In early April, as President Donald Trump’s approval ratings were near the lowest they’d been since taking office, a suspected chemical attack killed dozens of civilians —including many children— in the rebel-held Syrian town Khan Sheikhoun. Cable news networks aired gruesome video footage showing dozens of dead bodies and other victims writhing in agony.
Trump described the incident as “reprehensible” and quickly blamed Syrian President Bashar al-Assad. Barely 72 hours later he ordered a cruise missile barrage targeting a Syrian airbase.
Four days after Trump’s response, the White House released a declassified brief said to contain evidence supporting its conclusion that Assad was responsible for the chemical attack. By then the U.S. media, not to mention Republicans and Democrats alike in Congress, had lauded Trump’s show of force. His public approval ratings shot back up. But there were some inconsistencies that few in the media or Congress were willing to address.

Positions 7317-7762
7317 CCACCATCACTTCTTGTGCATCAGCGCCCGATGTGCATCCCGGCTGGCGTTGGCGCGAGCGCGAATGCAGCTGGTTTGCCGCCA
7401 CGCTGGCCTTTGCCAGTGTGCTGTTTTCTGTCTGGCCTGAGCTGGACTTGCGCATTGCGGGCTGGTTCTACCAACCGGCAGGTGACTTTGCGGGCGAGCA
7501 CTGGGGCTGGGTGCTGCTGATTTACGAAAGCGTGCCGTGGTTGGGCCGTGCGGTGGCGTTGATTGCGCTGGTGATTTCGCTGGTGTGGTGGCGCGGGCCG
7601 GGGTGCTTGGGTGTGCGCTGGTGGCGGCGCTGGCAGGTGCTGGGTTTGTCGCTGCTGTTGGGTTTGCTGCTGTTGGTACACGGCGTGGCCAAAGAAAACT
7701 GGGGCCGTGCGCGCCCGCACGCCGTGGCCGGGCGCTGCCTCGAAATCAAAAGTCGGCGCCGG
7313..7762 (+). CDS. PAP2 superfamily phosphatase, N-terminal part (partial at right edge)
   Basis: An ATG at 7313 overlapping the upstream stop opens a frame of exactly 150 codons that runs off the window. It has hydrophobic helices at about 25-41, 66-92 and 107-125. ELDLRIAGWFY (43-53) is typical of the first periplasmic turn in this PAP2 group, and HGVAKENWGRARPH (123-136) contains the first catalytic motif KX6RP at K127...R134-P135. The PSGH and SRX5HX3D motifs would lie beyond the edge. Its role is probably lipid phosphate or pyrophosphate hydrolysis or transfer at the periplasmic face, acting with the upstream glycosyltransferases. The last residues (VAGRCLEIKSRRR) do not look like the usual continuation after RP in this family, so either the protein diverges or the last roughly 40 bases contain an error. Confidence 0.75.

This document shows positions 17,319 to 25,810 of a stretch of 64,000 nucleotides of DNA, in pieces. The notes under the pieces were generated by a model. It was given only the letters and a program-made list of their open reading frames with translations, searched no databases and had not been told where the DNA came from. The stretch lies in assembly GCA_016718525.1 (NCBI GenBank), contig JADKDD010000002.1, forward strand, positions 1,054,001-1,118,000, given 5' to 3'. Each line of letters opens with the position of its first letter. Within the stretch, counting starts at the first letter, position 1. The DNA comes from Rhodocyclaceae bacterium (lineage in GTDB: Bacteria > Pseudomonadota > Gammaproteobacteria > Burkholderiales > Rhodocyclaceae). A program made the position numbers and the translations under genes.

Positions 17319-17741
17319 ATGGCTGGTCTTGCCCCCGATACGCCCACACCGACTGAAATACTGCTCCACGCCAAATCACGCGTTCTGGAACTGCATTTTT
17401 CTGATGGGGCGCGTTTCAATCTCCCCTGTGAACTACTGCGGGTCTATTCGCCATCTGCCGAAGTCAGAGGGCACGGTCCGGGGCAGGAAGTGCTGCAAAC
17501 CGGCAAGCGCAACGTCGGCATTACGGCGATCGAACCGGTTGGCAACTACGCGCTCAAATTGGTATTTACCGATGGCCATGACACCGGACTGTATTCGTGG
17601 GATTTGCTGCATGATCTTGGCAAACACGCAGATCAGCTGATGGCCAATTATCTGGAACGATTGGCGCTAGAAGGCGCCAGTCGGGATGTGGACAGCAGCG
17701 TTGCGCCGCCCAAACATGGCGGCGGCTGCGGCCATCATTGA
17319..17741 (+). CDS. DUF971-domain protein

For a start, Syria and Russia denied responsibility for dispersing chemical weapons in Khan Sheikhoun. They claimed that the most likely cause was a Syrian missile strike on a cache of nerve gas stockpiled by rebels. Moreover, the Assad regime had been gaining considerable ground against ISIS and other opposition forces once Russia became a staunch military ally in Syria’s civil war. Why risk international condemnation by using banned weapons in a conflict they were already winning?